Bill de Blasio edged closer to his victory in the hotly contested Democratic primary for New York City mayoral election on Tuesday, September 10. The Public Advocate had secured 40 percent of the vote with 96 percent of the precincts reporting the results. His nearest competitor was former New York City Comptroller Bill Thompson with 26 percent votes. Despite the wide margin between his and Blasio’s votes, Thompson still sounded optimistic and told cheering supporters that thousands of votes were yet to be counted and they could still pull a victory.
Blasio’s lead does not guarantee him to be the Democratic nominee to contest against Republican rival for the New York City mayor as New York Board of Elections will recount the votes on Friday (September 13) while the postal ballots counting could take days to finalize the results. Blasio needs 40 percent or more of the total votes cast to win the nomination and avoid a runoff on October 1st.
The biggest loser of the night was New York City Council Speaker Christine Quinn, who for long was considered a favorite, came third with meager 15.5 percent votes. Quinn would have become the first openly lesbian New York City mayor if she had won the election.
Does the defeat means end to Quinn’s political career? Not really. Many analysts still hope Quinn will remain a powerful voice in New York City’s politics in the days to come.
On the Republican side, Joe Lhota, the former Chairman of Metropolitan Transportation Authority, won the Republican nomination, winning 52 percent of the vote. His nearest rival was John Catsimatidis who won 40 percent of the vote. Catsimatidis, a billionaire, spent 3 million dollars from his personal fortune on his ambitious election campaign.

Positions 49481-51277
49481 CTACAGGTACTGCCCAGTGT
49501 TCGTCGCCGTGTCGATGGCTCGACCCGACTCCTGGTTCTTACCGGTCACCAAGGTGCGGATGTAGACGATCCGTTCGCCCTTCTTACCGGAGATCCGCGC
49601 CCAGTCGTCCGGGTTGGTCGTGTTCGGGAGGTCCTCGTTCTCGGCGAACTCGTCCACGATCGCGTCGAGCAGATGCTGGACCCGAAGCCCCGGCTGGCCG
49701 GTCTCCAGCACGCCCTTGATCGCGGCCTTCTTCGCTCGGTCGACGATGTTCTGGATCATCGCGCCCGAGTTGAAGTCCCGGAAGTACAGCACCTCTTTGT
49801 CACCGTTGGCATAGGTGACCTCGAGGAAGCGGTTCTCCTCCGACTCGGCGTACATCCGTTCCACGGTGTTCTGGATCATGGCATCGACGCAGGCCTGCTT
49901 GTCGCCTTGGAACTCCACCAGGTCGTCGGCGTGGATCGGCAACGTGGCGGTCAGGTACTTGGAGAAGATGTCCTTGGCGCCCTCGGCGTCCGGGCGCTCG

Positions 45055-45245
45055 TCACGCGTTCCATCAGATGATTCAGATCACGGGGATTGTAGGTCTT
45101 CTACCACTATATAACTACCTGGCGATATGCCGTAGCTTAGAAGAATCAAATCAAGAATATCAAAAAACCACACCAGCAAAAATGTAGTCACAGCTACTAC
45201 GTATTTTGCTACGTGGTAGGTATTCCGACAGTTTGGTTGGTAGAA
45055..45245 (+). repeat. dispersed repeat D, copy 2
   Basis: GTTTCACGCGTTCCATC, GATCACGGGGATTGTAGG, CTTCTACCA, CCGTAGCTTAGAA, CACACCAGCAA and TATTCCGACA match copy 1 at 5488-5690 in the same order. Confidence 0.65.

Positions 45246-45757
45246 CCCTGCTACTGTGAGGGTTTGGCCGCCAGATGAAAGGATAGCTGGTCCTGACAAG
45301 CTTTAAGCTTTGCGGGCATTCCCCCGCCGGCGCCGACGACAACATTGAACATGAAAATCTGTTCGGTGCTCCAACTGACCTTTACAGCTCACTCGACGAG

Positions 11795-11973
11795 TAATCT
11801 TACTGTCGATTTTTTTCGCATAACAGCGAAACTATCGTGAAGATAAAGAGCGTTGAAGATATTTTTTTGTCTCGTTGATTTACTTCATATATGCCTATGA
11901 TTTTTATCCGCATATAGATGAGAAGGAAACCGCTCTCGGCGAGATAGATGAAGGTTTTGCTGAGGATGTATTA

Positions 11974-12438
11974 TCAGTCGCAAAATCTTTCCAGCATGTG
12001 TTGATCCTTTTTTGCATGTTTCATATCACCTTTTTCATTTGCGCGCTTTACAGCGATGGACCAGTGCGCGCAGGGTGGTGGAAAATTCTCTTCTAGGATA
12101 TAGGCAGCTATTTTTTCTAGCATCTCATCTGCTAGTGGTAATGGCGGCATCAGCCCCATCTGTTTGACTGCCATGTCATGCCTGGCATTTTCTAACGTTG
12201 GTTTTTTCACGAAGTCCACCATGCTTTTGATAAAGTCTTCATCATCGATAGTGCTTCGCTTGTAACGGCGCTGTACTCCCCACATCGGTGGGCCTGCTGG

The other highlights of the primary night included the defeat of former New York State Governor Eliot Spitzer at the hands of Manhattan Borough President Scott Stringer. Spitzer spent 10 million dollars on his campaign.
Another major upset of the night was the defeat of Brooklyn Borough’s six-term District Attorney Charles J. Hynes at the hands of a young attorney Kenneth P. Thompson.
New York City will elect the next mayor to replace Michael Bloomberg on November 7. Blasio is considered a progressive pro-immigrant reformist. He ran his campaign on promises such as ending the New York Police Department’s controversial stop-and-frisk policy, more taxes on the rich and improving the city’s education system.
Also see “Unexpected trends in New York City’s Mayoral Race”